I had a phone call with my wonderful editresses last night and we went over some things that essentially mean I will be rewriting 3/4 of Sing, Sweet Nightingale. We were on Skype, so I could tell they were kind of waiting for me to start going crazy. The fact that I neither started crying nor tried to jump through the computer screen to maul them seemed surprising, so that got me thinking about the way authors handle revision suggestions. The psychology major in me was intrigued and thus we end up with this post.
Kind of like for parents, it is necessary for a writer to love her book. NECESSARY. I will accept no arguments on this point, kay? Good. Now that we have that established, let’s talk about what happens when someone tears into your work for the first time and points out all the holes, inconsistencies, pacing problems, character issues, and generally sucky spots.
That’s right. You end up looking like this child. Either that or you turn into rabid lioness and try to shred anyone stupid enough to get to close. The problem is, neither of these reactions are productive! They can be, however, the first phase of the revision process.
“WHY DOES EVERYONE HATE ME?! HOW COULD THEY SAY SUCH MEAN THINGS?! THIS IS MY BABY! THEY JUST DON’T UNDERSTAND!!”
This reaction, while overblown, is completely natural. Someone is telling you the idea you nurtured from infancy and shaped into this beautiful thing called a book isn’t working. It’s flawed. Maybe heavily. Feel it, live through it, and then let it go so you can move on to:
“They signed me and read it in one sitting and they’re supposed to be my best friend, but they don’t actually know anything about book. They have to be wrong. They THINK they’re being helpful, but if they hadn’t absolutely loved the book they wouldn’t have even read it. SO THERE.”
Nothing is perfect. Ever. There’s no such thing. We just have to try to get ourselves and our work as good as we can get it and chances are you’re not going to do that on the first try. And maybe not even on the tenth. The sooner you accept that, the happier you’ll be. And this applies to both writing and life in general.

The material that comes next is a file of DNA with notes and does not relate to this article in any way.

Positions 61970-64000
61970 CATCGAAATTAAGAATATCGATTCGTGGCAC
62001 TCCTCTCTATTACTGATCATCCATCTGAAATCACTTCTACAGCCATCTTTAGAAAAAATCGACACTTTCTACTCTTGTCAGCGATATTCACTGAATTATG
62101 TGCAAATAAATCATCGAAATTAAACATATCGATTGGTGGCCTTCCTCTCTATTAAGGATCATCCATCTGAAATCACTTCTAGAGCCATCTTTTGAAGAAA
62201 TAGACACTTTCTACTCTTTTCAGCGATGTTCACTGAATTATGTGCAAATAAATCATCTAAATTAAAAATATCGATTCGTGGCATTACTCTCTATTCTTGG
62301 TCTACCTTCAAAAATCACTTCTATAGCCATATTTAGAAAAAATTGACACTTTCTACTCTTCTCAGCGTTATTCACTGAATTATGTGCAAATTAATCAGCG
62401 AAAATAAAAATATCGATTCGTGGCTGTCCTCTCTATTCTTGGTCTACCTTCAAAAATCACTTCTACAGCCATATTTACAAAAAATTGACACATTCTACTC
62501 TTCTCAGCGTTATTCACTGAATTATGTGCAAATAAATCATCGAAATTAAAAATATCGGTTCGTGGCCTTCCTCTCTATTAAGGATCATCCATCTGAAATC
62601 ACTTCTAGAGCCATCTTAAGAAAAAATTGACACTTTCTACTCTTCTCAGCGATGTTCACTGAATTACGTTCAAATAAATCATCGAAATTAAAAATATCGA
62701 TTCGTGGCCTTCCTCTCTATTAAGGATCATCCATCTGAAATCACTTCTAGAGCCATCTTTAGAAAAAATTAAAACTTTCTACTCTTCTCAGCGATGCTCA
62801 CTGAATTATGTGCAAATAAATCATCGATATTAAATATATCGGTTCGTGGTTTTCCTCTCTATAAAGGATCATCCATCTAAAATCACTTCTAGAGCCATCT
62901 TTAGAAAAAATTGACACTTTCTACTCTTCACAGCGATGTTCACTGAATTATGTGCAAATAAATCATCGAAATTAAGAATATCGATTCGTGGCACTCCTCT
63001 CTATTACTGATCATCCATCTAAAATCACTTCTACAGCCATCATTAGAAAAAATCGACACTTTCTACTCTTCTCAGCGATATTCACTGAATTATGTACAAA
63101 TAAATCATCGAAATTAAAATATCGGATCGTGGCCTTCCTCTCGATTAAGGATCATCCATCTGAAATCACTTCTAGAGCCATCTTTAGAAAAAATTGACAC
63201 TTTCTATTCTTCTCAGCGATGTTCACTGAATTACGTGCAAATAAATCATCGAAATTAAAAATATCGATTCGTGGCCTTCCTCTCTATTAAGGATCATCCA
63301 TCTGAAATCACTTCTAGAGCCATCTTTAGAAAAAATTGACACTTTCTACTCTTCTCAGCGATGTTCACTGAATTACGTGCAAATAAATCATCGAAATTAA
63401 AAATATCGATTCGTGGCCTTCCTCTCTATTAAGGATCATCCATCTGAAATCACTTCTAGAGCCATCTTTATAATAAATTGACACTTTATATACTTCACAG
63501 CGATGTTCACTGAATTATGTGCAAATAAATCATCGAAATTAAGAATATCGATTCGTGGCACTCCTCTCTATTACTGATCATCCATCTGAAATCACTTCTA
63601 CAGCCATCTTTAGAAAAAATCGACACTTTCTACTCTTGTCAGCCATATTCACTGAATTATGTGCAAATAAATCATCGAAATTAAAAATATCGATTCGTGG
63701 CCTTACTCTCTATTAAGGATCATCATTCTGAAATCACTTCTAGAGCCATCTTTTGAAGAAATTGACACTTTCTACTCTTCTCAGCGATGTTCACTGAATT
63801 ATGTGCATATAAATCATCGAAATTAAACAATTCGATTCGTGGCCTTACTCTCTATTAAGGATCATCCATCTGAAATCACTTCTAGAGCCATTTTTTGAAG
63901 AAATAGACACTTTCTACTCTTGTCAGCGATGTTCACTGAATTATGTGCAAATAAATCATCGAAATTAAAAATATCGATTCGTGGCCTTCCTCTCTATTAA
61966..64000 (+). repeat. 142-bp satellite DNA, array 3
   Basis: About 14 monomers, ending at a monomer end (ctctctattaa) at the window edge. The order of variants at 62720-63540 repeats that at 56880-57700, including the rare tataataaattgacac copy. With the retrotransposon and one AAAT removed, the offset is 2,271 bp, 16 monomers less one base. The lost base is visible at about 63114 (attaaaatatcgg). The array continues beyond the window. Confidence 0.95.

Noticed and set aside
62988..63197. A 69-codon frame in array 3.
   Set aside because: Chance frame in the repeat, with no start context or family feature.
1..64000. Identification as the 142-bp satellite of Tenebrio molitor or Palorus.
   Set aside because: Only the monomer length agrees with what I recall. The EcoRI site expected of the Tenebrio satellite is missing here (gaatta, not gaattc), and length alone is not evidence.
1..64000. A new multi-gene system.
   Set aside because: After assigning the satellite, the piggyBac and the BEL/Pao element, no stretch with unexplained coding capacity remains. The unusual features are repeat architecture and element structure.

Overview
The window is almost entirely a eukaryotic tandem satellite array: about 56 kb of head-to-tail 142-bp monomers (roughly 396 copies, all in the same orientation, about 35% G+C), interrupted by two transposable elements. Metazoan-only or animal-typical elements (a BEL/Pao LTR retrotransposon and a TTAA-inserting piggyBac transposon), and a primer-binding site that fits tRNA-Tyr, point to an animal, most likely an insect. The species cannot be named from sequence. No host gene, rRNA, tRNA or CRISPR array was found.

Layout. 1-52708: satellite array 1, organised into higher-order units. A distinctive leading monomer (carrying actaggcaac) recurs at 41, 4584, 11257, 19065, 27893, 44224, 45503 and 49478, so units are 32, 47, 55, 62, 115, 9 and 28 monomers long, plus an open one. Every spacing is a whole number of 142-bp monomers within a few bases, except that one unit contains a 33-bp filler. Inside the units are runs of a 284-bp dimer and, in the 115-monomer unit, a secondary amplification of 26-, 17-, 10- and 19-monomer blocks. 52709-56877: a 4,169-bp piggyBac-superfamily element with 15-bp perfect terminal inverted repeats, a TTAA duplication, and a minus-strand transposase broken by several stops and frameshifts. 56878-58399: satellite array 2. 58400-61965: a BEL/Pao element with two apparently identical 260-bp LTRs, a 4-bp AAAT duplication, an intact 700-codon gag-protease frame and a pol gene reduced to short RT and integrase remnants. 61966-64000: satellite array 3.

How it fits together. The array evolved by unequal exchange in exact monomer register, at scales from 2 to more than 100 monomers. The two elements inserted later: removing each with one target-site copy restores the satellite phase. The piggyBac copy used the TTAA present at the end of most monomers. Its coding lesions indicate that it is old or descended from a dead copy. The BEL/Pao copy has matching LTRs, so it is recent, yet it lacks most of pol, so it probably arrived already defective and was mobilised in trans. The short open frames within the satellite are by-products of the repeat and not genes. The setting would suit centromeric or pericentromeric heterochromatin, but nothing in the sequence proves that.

“Well, what if I sent so-and-so to Sibera?! That would fix the plot problem, right? And then I would get to keep this little shiny section I love so much that doesn’t really fit here, right? RIGHT?!”
You might come up with some crazy ideas and try to pass them off as good. Maybe you’re stuck and maybe you’re trying to save a particular part of the story you adore, either way if you’re getting weird looks when you explain your ideas you might want to reconsider actually putting them in writing.
4- Slow Acceptance
“I finally reread the book and I guess, MAYBE, I can see what they mean about this one part told in second person totally distracting from the rest of the first person narrative. But it seemed so quirky and original at the time!”
This step is arguably the most important. This is when you once again become capable of rational thought and are able to look at your book through the editor’s eyes and see what they’re seeing. Then you can look at it again through your knowledge of the world and hopefully end up hit with:
“OMG! I just had this brilliant idea! What if A and B went to X and did Y?! It would fix everything and it’s SO MUCH BETTER than what I had before! How could I have been such an idiot? Why didn’t I think of this the first time around?!”
All the pieces have finally come together! You see the editor’s changes and raise them a rewrite of four other chapters that suddenly you’re absolutely certain you can make shinier. YOU ARE AUTHOR! Nothing can stand in your way. Now go lock yourself in a room and start typing. 😉
If you ever get stuck on any of the phases before Inspiration, just try imagining how shiny and wonderful and compelling and three-dimensional and addictive and beautiful your book will be once your editors are done with you. Then, suddenly, you feel like this:
And that, friends, is a very great place to be. 😀